Air and art

A colorful tradition continues in Steamboat

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Colorful hot air balloons and a plethora of art will cover the sky and town July 14 and 15 in celebration of the 21st annual Rainbow Weekend.

This Steamboat Springs tradition brings some of the West's finest artists for Art in the Park, hot air balloonists and the most competitive cowboys in the area.

More than 125 art and craft vendors will surround West Lincoln Park, also known as Elk Park, with food, children's activities and live entertainment for a family event.

Child and adult artists will have the opportunity to reveal their best art media in a showcase of events throughout the weekend.

Steamboat Springs Arts Council expects to see about 10,000 visitors, while sharing the festivities of Rainbow Weekend with the balloon rodeo and the pro rodeo.

The chamber will offer a dinner to the pilots and sponsors Friday night before preparing for the early launch and salute to the national anthem.

Brad Poissant, chair of the Balloon Rodeo Committee, said Rainbow Weekend consists of the balloon rodeo, Art in the Park and the rodeo.

The hot air balloon rodeo begins Saturday morning with a blanket of vibrant balloons covering the Yampa Valley skyline for the annual show.

Thousands of people will line Mount Werner Road and the Tennis Meadows to watch the balloons stand at attention during the national anthem and then lift off to begin the uncompetitive race.

"We never have pilots that are like, 'I really gotta win,'" Poissant said shaking his fists. "It's just a small gathering, but the largest in Steamboat throughout the year."

Onlookers are encouraged and welcome to walk through the maze of 47 balloons in the meadows.

"When you get them all together, it's a mass of color (in the sky). It's a serene and peaceful launch," Poissant said.

Ten helium-filled white weather balloons will float between 75 and 150 feet in the air before they are popped by hot air balloon pilots trying to get the greatest number of white balloons the fastest.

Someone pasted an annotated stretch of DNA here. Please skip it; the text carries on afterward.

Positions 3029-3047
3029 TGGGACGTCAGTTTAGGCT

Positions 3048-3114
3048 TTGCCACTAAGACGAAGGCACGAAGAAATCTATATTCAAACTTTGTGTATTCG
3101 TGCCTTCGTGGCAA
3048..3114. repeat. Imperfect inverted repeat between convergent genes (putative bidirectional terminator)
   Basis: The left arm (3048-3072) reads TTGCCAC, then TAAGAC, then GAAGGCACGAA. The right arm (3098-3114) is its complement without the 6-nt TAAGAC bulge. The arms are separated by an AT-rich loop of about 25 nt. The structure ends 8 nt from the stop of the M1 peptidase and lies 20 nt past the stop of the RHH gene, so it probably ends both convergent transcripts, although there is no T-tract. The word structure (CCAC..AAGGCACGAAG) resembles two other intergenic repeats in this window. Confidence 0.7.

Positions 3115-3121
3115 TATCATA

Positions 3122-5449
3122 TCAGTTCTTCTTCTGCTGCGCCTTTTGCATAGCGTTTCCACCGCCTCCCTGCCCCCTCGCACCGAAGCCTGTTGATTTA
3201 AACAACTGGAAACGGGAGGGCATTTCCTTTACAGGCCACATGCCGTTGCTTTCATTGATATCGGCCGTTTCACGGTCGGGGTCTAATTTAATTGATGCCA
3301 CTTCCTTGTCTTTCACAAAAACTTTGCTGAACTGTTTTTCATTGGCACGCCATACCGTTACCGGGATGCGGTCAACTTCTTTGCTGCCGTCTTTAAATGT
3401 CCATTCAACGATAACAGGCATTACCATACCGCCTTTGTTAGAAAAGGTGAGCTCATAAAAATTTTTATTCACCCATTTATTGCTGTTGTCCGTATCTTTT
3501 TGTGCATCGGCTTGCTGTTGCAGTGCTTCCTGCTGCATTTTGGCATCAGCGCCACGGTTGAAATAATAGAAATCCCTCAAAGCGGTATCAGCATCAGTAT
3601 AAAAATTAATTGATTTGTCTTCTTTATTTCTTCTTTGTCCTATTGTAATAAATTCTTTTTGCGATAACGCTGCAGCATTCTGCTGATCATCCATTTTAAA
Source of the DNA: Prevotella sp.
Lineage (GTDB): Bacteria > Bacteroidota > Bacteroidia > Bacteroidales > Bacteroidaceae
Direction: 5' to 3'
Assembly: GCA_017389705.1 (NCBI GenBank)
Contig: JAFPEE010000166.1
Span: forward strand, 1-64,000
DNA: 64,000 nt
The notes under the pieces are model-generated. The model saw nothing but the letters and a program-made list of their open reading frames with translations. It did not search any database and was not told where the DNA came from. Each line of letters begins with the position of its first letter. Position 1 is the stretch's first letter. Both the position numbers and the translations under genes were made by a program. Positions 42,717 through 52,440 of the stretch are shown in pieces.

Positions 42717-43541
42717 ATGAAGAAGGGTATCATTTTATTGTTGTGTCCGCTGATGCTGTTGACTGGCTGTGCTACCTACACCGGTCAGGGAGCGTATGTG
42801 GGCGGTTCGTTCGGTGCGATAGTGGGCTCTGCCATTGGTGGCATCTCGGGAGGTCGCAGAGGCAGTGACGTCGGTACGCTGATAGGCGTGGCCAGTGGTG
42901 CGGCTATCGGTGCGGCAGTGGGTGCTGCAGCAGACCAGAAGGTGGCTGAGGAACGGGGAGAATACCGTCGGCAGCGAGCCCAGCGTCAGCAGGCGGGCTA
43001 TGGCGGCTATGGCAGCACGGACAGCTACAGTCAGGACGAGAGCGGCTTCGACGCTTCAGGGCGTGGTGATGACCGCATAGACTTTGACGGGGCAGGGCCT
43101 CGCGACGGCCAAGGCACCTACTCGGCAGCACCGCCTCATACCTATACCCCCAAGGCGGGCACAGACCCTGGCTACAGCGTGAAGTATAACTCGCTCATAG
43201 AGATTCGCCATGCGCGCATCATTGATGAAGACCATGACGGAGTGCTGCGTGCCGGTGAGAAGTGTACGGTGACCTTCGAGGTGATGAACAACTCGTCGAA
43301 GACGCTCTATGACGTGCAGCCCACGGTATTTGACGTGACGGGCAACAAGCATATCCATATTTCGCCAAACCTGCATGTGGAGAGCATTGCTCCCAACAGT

Poissant said he's out at the meadows at 4:30 a.m. the morning of the launch to tie the weather balloons to the ground.

The second phase of the balloon rodeo occurs when pilots descend after the rodeo in order to rope a fake steer sticking out of a mound of hay.

"There are three targets on the field, and (pilots) have a circular rope that they try to throw around the steer. They get points for who's closest."

Poissant said the balloon phase of Rainbow Weekend began 21 years ago with 10 to 15 balloons as a get together for hot air balloon pilots.

Pilots with the brightest balloons will volunteer their time to create the Balloon Shine after sundown Saturday.

"Five years ago we added Balloon Shine. We try to get it all choreographed so the fire goes all at the same time. It's a real crowd-pleaser," Poissant said.

Art in the Park began before the balloon rodeo and Rainbow Weekend 27 years ago in a festival of art, food and entertainment from artists around the western United States.

Nancy Kramer, executive director of Steamboat Springs Arts Council, said Art in the Park started simply with just a handful of local artists.

Six years later, the balloon event originated and the two events seemed to mesh well together.

"The weekend was put together when the community wanted to condense the big events on the same weekend," Kramer said. "(Balloon rodeo and Art in the Park) worked really well together."

Kramer said the Arts Council has developed a growing populous of artists to gather for Art in the Park.

"We've really tried to crank up the quality," Kramer said. "We've got some regulars and it's juried. We try and help local artists."

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